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  1. Advanced Computer Networks WirelessNetworks

  2. Wireless Networks Outline • Terminology, WLAN types, IEEE Standards • IEEE 802.11a/b/g/n • 802.11 AP Management Functions • Association, scanning • 802.11 MAC Sub-Layer • DCF • CSMA/CA • MACAW Advanced Computer Networks Wireless Networks

  3. Wireless Networks Outline • 802.11 MAC Sub-Layer (cont.) • RTS/CTS • PCF • Beacons, DIFS, SIFS • Frame Details • PLCP preamble and header • Address fields • Dynamic Rate Adaptation • Frame Fragmentation Advanced Computer Networks Wireless Networks

  4. LAN, WLAN and WSN Terminology 802.3:: Ethernet CSMA/CD 802.11a/b/g/n:: WiFi CSMA/CA 802.15.4:: ZigBee 802.11-based lower data rates, lower power Bluetooth:: TDMA - wireless Personal Area Networks (PANs) that provide secure, globally unlicensed short-range radio communication. • Clusters with max of 8: cluster head + 7 nodes WSNs Advanced Computer Networks Wireless Networks

  5. wireless hosts • laptop, PDA, IP phone • run applications • may be stationary (non-mobile) or mobile • wireless does not always mean mobility network infrastructure Elements of a Wireless Network Advanced Computer Networks Wireless Networks

  6. base station • typically connected to wired network • relay - responsible for sending packets between wired network and wireless host(s) in its “area” • e.g., cell towers, 802.11 access points network infrastructure Elements of a Wireless Network Advanced Computer Networks Wireless Networks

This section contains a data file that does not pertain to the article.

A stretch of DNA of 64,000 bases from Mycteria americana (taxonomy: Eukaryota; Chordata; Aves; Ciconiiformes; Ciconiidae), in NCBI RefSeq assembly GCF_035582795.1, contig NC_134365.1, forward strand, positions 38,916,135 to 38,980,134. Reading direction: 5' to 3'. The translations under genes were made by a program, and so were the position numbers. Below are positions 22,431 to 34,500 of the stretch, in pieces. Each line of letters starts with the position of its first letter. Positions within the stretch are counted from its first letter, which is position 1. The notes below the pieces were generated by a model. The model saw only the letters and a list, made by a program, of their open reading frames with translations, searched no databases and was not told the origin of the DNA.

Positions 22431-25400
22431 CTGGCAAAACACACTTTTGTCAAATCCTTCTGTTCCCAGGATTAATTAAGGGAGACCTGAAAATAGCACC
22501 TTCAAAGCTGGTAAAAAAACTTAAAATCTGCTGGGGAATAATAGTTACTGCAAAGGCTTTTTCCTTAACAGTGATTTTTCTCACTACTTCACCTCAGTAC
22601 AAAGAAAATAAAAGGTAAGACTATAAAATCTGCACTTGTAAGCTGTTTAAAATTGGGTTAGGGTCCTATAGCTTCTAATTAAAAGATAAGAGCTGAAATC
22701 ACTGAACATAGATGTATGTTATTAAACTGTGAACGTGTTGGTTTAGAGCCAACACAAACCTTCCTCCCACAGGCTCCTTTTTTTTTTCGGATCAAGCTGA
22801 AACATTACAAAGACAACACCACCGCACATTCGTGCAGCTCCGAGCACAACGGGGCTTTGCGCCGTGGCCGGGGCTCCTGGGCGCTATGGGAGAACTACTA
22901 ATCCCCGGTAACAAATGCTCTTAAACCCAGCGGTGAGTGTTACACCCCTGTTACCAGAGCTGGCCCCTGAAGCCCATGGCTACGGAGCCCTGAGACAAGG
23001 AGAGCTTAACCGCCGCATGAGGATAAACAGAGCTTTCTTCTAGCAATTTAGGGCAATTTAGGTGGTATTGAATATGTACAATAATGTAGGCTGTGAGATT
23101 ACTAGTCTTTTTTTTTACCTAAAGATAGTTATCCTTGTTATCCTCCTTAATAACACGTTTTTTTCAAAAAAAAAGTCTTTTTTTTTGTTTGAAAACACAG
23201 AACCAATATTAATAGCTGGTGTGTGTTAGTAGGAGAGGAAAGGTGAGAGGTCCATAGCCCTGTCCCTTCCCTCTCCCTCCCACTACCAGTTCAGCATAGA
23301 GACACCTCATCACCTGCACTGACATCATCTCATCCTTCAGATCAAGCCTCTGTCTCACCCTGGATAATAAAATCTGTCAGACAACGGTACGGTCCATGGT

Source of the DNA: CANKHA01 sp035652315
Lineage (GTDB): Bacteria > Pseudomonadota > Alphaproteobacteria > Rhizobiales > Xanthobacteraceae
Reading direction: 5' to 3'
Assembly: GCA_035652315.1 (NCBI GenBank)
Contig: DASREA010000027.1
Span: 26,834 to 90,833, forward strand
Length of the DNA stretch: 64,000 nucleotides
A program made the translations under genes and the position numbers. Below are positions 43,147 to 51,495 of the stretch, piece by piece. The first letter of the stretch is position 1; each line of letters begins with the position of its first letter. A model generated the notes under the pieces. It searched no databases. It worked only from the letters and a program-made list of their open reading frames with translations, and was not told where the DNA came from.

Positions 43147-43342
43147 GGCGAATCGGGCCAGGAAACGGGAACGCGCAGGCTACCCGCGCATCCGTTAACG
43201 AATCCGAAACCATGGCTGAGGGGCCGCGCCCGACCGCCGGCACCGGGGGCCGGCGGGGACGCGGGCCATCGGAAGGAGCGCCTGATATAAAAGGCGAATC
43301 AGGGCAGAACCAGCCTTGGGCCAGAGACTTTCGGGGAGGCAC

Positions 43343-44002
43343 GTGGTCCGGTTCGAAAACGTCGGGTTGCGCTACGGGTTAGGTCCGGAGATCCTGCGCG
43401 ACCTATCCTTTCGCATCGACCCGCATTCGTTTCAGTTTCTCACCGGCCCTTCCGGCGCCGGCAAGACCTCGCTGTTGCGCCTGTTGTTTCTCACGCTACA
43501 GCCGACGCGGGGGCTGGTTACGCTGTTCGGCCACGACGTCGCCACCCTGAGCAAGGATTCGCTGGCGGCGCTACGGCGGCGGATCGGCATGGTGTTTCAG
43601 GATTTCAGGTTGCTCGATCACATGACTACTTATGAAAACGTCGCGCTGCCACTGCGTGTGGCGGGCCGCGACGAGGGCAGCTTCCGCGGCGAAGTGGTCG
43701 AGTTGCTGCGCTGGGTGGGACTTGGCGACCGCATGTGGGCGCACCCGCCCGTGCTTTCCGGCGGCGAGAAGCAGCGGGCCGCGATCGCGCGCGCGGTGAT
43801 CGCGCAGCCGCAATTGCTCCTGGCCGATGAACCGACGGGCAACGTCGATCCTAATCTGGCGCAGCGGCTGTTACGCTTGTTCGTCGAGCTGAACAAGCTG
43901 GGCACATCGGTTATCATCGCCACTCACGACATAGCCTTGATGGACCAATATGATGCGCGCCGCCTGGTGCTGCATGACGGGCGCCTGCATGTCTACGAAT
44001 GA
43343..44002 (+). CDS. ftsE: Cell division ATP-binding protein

7. Wireless Local Area Networks (WLANs) • The proliferation of laptop computers and other mobile devices (PDAs and cell phones) created anobviousapplication level demand for wireless local area networking. • Companies jumped in, quickly developing incompatible wireless products in the 1990’s. • Industry decided to entrust standardization to IEEE committee that dealt with wired LANs – namely, the IEEE 802 committee!! Advanced Computer Networks Wireless Networks

  8. IEEE 802 Standards Working Groups Tanenbaum 802.15.4 ZigBee Figure 1-38. The important ones are marked with *. The ones marked with  are hibernating. The one marked with † gave up. Advanced Computer Networks Wireless Networks

  9. IEEE 802.11 The following IEEE 802.11 standards exist or are in development to support the creation of technologies for wireless local area networking: • 802.11a- 54 Mbps standard, 5 GHz signaling (ratified 1999) • 802.11b - 11 Mbps standard, 2.4 GHz signaling (1999) • 802.11c - operation of bridge connections (moved to 802.1D) • 802.11d - worldwide compliance with regulations for use of wireless signal spectrum (2001) • 802.11e - Quality of Service (QoS) support (not yet ratified) • 802.11f - Inter-Access Point Protocol recommendation for communication between access points to support roaming clients (2003) • 802.11g - 54 Mbps standard, 2.4 GHz signaling (2003) • 802.11h - enhanced version of 802.11a to support European regulatory requirements (2003) • 802.11i- security improvements for the 802.11 family (2004) • 802.11j - enhancements to 5 GHz signaling to support Japan regulatory requirements (2004) • 802.11k - WLAN system management (in progress) About.com Advanced Computer Networks Wireless Networks